RIVET: Rivers and Inlets: New River Inlet, NC
Peter Traykovski and Rocky Geyer
Tidal inlets and river mouths are sites in which the interactions between tidal currents, waves and bathymetry are all important contributors to the sediment transport processes, resulting in rapid variations in morphology. The Inlet and River Mouth DRI provides the opportunity to advance our understanding of these interactions, improve our ability to measure the bathymetry, currents and waves in these hostile environments, and develop predictive models of the hydrodynamics and morphodynamics of these systems.
In order to measure the processes responsible for inlet morphologic change we plan to conduct repeat bathymetric and hydrographic surveys along with in-situ time series measurements of water velocity (waves and currents), sediment transport (both suspended load and bedload via bedforms migration) and bed elevation.
- Quantify morphological change associated with storms and tidal forcing, and quantify the physical mechanisms causing the change (i.e., the specific wave-current-bathymetry interactions leading to divergence of sediment transport).
- Measure the currents, sediment-transport processes and bedform evolution in the bottom boundary layer in the energetic ebb-tidal shoals, where nonlinear interactions between waves and tidal currents are critically important to the sediment transport and the morphological response to changing forcing conditions.
- Develop instrumentation to make essential measurements for objectives 1 and 2. This includes a surface running REMUS-100 with a carrier phase GPS antenna that will remain exposed, and a multi-beam system for bathymetric surveys. Our Dopplers profilers are also in the process of being upgraded to bistatic convergent beam sampling for better resolution of near bed turbulence.
Bathymetric Surveys: In order to produce accurate and repeatable maps of morphologic change at scales ranging from ripples to channel and shoal migration, we plan to use a REMUS-100 with cm accuracy phase carrier resolving differential GPS and sidescan and multibeam sonar system, (Figure 2). The GPS antenna will be mounted on a surface-piercing mast so the accurate positioning data will be available at all times under calm conditions. The vertical reference provided by the GPS is essential, because neither pressure nor water surface elevation is a suitable reference for measuring bedforms under swell. The multibeam will provide digital elevation with a swath width roughly twice the water depth (2×h), and the side-scan with a swath width 10×h will allow measurement of small scale bedform morphology and overlapping tracks for larger scale bathymetry. The REMUS surveys will be complimented by standard shipboard ADCP, Bathymetry surveys with the same GPS system for a highly constrained vertical reference frame.
Instrumented Frames: In order to measure time series of hydrodynamic and sediment processes we plan to deploy quadpods with downward-aimed pulse coherent Doppler profilers (pcADPs), Acoustic Doppler Velicometers (ADVs), Acoustic Backscatter profilers (ABSs), and a rotary sidescan and pencil beam sonar system. We expect the combination of waves and strong tidal currents to produce velocities in excess of 2 m/s, which is beyond the limits of commercially available high resolution Doppler profilers. The multi-frequency pcADP that we have recently developed overcomes the traditional range-velocity ambiguity limitations via an inverse that takes advantage of the multiple velocity aliasing points associated with the different frequencies. The rotary sonar systems will measure the response of small to medium scale (rotary sidescan ranges can extend to 10 to 15 m in 2 m water depth) bedforms to the hydrodynamic forcing and measure bedform migrations rates as a proxy for bedload transport. The ability to measure both bedform migration and suspended flux is essential to examine the relative and combined roles of non-linear wave forced sediment transport and mean current forced sediment transport.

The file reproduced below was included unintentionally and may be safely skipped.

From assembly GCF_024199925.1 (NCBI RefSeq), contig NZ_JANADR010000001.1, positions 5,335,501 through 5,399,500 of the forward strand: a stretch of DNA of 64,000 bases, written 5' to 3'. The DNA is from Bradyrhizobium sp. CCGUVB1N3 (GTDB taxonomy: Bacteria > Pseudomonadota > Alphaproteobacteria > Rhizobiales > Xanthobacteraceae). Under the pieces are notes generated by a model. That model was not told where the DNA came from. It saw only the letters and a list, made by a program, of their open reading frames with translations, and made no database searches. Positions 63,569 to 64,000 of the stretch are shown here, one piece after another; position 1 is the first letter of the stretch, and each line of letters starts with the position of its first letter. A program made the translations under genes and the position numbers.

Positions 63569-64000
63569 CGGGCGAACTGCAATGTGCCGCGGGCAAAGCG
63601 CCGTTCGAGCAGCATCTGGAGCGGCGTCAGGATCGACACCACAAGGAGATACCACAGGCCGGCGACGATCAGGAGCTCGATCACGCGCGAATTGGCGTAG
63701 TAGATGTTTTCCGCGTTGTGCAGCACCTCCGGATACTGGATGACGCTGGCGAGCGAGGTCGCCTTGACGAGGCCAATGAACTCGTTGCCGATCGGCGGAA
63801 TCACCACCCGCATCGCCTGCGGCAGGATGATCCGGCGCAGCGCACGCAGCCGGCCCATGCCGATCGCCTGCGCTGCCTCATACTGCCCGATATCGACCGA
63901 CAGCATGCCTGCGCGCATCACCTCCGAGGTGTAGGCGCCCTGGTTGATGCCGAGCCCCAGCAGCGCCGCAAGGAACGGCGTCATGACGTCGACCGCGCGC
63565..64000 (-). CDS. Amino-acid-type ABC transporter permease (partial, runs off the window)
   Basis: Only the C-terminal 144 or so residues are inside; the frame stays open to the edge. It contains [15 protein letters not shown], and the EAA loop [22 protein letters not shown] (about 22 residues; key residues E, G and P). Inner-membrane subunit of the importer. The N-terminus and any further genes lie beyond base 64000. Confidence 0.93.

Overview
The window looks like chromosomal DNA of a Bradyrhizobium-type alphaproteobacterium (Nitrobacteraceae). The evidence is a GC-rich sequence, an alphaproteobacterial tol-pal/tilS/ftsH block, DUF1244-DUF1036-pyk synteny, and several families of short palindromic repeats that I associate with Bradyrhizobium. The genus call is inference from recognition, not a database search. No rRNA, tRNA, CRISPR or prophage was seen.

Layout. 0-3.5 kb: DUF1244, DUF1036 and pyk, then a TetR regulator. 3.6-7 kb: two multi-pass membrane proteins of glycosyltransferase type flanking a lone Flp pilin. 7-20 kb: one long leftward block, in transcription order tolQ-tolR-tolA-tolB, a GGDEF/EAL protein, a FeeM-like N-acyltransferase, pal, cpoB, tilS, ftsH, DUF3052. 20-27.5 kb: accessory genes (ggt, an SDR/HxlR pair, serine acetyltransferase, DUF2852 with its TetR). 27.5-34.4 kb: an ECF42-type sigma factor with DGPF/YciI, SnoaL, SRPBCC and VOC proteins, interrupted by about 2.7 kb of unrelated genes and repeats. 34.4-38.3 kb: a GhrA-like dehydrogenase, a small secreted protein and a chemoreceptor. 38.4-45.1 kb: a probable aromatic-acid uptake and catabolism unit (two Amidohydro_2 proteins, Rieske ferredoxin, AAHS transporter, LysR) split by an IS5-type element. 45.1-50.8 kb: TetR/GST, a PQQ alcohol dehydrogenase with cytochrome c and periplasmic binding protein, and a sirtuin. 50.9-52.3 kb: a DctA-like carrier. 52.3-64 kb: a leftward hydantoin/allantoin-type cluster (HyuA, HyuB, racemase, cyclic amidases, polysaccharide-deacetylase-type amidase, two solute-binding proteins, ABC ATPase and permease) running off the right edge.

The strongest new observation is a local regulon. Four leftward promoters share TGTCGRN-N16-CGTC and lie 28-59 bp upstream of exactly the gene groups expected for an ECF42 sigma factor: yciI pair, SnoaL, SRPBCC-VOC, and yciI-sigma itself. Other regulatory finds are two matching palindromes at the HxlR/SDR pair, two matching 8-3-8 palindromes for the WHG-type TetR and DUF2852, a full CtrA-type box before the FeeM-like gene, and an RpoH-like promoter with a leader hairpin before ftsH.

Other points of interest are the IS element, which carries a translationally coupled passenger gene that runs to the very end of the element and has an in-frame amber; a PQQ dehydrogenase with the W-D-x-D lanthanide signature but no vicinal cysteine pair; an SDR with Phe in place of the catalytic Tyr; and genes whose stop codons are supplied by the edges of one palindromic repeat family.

Results Movies: (links to VIMEO hosting site) 1)Bedform evolution in the SW (New) Channel of New River Inlet showing on tidal time scales as imaged by a rotary sidescan sonar. From Traykovski's Quadpod 20 m NW of the #4 Red Channel marker. 2)Bedform evolution in the NE (Old) Channel of New River Inlet showing on tidal time scales as imaged by a rotary sidescan sonar. From Traykovski's Quadpod 250 m NE of the #4 Red Channel marker.
Data Sharing linksNortek Vector ("ADV") Velocimeter Data. U (along channel -ebb, + flood),V (across channel -SW, + NE ) W and pressure data from our two instrumented frames Processed 20 min averaged data (U, V, Hs, Tp, P), height of velocity sensor sampling volume off seafloor (z_vel) and height of pressure sensor sampling volume off seafloor (z_pres).
U,V Data was rotated in into an along channel coordinate system with +U in flood direction. E,N data is geographic coordinates referenced to true north.
theta rotates from X,Y,Z (frame / instrument) coordinates to along (U) and across (V) channel coords)
theta_frame rotates from X,Y,Z (frame / instrument) coordinates to east (E) and north (N) geographic coords). mag variation is 9deg 15 min + 2 min *4= 9 deg 23 min
Postion of frames in varaible lat and lon. Link to google drive sharing site:
myd is time in matlab serial date number format
data updated 5/3/2013 with rotation angles
Please contact email@example.com for raw data or further questions or infomation about bedform imaging sonar data, pulse coherent Doppler profile, and sidescan survey data. Contact firstname.lastname@example.org about ADCP survey data